House approves death penalty bill on third and final reading
The House of Representatives Tuesday voted 217 for, 54 against and one abstention to pass on third and final reading the proposed law reimposing death penalty on drug-related crimes.
Speaker Pantaleon Alvarez, a lawyer and secretary general of the ruling Partido Demokratikong Pilipino-Lakas ng Bayan (PDP-Laban), led the super majority in voting for the approval of the bill being advocated by President Rodrigo Duterte upon the motion of House Deputy Majority Leader and Pampanga Rep. Juan Pablo Bondoc.
Alvarez said purging of allies holding key positions in the House of Representatives who voted against the death penalty bill will begin next week.
“They will be replaced,” said Alvarez who vowed to file a separate bill to include plunder and rape in the list of heinous crimes punishable by death.
Among those who voted no were Deputy Speaker Gloria Macapagal Arroyo, who as president junked the death penalty in 2006, Senior Deputy Minority Leader Lito Atienza, Batangas Rep. Vilma Santos-Recto, chairperson of the committee on civil service and professional regulation, Occidental Mindoro Rep. Josephine Sato, a member of the Commission on Appointments, Bayan Muna PartylistRep. Carlos Isagani Zarate, chairman of the committee on natural resources, Dinagat Islands Rep. Arlene Bag-ao as chairperson of the committee on people, ACT Partylist Rep.Antonio Tinio, chairman of the committee on public information and Buhay Partylist Rep. Mariano Michael Velarde, chairman of the committee on overseas workers affairs.
Leyte Rep. Imelda Marcos, the former First Lady, voted against the death penalty.
Surigao del Norte Rep. Robert Ace Barbers, who chairs the House committee on dangerous drugs, said he voted for the approval of death penalty because drugs are mainly behind the crimes in the country.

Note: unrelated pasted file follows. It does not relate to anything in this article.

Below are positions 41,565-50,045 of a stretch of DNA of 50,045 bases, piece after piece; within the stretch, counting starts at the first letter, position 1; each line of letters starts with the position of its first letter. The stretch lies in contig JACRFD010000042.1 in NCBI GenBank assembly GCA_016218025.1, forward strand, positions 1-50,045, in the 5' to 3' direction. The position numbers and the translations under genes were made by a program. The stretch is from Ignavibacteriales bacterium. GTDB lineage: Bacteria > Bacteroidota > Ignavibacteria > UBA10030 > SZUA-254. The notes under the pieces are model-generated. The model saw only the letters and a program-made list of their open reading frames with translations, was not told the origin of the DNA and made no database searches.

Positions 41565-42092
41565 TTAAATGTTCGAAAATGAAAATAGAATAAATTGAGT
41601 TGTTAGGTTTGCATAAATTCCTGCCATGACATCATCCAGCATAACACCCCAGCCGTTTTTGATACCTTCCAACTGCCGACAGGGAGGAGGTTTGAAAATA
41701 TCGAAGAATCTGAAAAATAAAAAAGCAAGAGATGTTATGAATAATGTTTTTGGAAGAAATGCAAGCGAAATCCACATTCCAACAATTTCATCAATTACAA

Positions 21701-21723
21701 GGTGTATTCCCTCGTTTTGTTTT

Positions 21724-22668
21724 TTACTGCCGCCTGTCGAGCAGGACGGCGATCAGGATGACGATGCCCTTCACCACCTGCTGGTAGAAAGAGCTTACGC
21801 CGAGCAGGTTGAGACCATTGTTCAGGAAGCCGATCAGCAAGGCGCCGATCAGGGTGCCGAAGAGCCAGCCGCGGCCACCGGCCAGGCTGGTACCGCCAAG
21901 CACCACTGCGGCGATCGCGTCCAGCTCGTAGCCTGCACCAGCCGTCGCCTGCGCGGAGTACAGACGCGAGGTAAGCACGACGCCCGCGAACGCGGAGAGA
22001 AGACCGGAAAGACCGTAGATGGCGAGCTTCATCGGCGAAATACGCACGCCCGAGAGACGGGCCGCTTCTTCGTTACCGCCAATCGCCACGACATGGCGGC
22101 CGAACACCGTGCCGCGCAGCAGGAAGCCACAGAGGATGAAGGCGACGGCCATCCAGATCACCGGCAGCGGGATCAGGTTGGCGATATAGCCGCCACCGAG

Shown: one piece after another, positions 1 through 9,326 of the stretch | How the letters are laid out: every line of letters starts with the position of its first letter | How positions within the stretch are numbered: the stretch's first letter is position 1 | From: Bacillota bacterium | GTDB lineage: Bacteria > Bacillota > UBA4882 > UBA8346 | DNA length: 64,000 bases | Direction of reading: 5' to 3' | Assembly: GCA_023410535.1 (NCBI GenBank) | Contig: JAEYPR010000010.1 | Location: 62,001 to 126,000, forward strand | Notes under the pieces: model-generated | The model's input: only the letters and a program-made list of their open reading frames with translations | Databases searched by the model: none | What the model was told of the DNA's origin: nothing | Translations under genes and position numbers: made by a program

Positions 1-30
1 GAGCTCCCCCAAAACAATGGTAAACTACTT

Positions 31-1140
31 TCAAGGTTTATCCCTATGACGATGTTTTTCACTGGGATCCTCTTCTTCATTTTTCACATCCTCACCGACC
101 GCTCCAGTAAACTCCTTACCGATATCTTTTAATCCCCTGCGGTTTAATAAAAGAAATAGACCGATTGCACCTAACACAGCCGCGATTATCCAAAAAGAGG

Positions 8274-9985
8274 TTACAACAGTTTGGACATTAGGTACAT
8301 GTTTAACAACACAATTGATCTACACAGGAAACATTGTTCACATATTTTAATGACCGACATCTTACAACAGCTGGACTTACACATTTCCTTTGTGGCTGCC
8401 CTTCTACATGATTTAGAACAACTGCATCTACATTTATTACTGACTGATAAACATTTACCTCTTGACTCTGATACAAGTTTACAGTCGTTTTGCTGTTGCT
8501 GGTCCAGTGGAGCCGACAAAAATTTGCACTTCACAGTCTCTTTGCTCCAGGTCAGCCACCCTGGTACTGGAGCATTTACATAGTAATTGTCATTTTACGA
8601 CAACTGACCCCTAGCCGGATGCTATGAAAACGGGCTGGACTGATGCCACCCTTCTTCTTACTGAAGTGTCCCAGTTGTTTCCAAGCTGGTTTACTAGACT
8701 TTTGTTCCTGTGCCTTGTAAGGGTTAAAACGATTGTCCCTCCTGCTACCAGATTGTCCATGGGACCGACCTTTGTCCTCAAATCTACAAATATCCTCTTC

Quezon City Rep. Feliciano Belmonte Jr., who chairs the House special committee on the West Philippines Sea and one of the vice chairmen of the Liberal Party (LP), voted yes.
“When the death penalty law was enacted during the time of President Fidel Ramos for a number of reasons, I voted yes. I am only being consistent with that vote I made before,” said Belmonte, a former Speaker.
Albay Rep. Edcel Lagman, a stalwart of the Magnificent 7 or the so-called Genuine Opposition who voted against the measure, vowed to bring the constitutionality of the matter at proper time before the Supreme Court (SC).
“It is not seasonable as it violates the three-day notice rule prescribed by Section 26(2) of Article VI of the Constitution,” Lagman said in a press conference.
Alvarez responded Lagman has all the right to go to the SC
From original 22 heinous crimes, the latest version of the bill seeks only to punish at least seven major drug-related offenses with reclusion perpetua or a 20-40-year jail sentence to death through firing squad, hanging and lethal injection.
The bill should not be imposed on children below 18 years old or over 70 years of age at the time of the commission of the crime and will also allow the judge the leeway to determine whether to impose death penalty or life imprisonment.
Only seven drug-related acts are punishable by death, excluding the act of carrying illegal drugs which was removed because of incidents of evidence-planting by police DMS.